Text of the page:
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Sunday, October 31, 2004

Socrates: Books Cause Stupidity Has the printed word replaced good old-fashioned brain power? "In the days before print, books had to be copied out by hand, like medieval manuscripts. If you were a copyist, you wanted to make sure you weren't wasting a few years of your life writing out some piece of trash. You stuck with the tried and true: the Bible, or Aristotle, or Virgil. But a printer could publish anything reasonably quickly," even if it had no real value. Besides, books were never any use to anyone, according to such noted thinkers as Socrates. Writing down information is really just an excuse not to memorize it, and the easy availability of books just encourages idiots to substitute regurgitated information for original thinking. Toronto Star 10/30/04

Wednesday, October 27, 2004

The Smarter You Are, The Longer You Live? So says a new study of IQ. "People who sat an IQ test at the age of 11 in 1932 were ranked in exactly the same order when they took the exam again at the age of 77, showing that intelligence is stable throughout life. But researchers also found that those with high IQs tended to live longer because they made the right health decisions during their lives." The Telegraph (UK) 09/28/04

Tuesday, October 26, 2004

Brain Pills - A Good Idea? Within a few years, you may have the option of taking a “cognitive enhancer”—a drug that sharpens your mental faculties. But should you be allowed to do it? Is it fair? These and other ethical issues... The Economist 09/16/04

Monday, October 25, 2004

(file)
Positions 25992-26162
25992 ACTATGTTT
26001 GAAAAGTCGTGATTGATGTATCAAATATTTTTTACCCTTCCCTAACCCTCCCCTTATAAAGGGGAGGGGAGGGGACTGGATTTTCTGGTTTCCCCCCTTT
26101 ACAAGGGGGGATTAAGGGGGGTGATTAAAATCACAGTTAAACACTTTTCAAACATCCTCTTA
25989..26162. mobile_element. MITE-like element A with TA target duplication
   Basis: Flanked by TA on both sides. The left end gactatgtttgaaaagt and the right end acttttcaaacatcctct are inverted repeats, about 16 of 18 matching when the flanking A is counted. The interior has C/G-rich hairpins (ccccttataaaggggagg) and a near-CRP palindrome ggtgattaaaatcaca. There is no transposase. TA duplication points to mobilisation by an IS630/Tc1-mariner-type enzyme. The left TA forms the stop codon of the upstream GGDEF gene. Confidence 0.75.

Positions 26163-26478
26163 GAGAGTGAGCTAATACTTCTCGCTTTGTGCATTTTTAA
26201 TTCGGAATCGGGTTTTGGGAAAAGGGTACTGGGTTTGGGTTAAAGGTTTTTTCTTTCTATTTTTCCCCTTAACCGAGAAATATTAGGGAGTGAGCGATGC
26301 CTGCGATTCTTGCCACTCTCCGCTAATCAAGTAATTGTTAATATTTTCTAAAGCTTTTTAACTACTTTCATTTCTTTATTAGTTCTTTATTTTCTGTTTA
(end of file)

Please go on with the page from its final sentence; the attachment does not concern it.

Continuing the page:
Culture Front & The Cold War During the Cold War, both sides declared culture would be one of the primary battle fronts. "In many ways Cold War cultural production was ideologically driven to a degree not seen before or since. The era thus offers an especially productive field for examining the relationship between culture and ideology—between art and politics. But there are dangers as well..." Boston Review 10/04

The Chinese Are Coming Chinese tourists haven't been much of a factor worldwide. But that is changing. Quickly. "Nationwide, more than 500 million tourists poured into airports, highways and train stations last year. Outbound travel by Chinese tourists reached 16.6 million people in 2002 and is expected to double this year to 32 million. The World Tourism Organization predicts 100 million Chinese will be travelling the world by 2020. The Pacific Asia Travel Association believes that figure will be reached within six years, based on current trends." Toronto Star 10/22/04

Thursday, October 21, 2004

Have We Overbuilt Culture? The 1990s were a time of great expansion in the arts in America. But Andrew Taylor wonders if we have too many new mouths to feed. "Perhaps what we have built together has outstripped the capacity of all combined sources to support it. Perhaps we are entering an era of contraction, merger, bankruptcy, and market adjustment. But the question still festers in my head: 'overbuilt' by what measure? Are there too many nonprofit arts organizations? Do they generate too much product? Are the organizations too large or rigid in their construction?" Artful Manager (AJBlogs) 10/21/04

Wednesday, October 20, 2004

Take A Pill And Forget Me In The Morning What if you could take a pill and erase memories that were painful? "Some memories can be very disruptive. They come back to you when you don't want to have them -- in a daydream or nightmare or flashbacks -- and are usually accompanied by very painful emotions. This could relieve a lot of that suffering." Research continues. But there are skeptics... Washington Post 10/19/04

Tuesday, October 19, 2004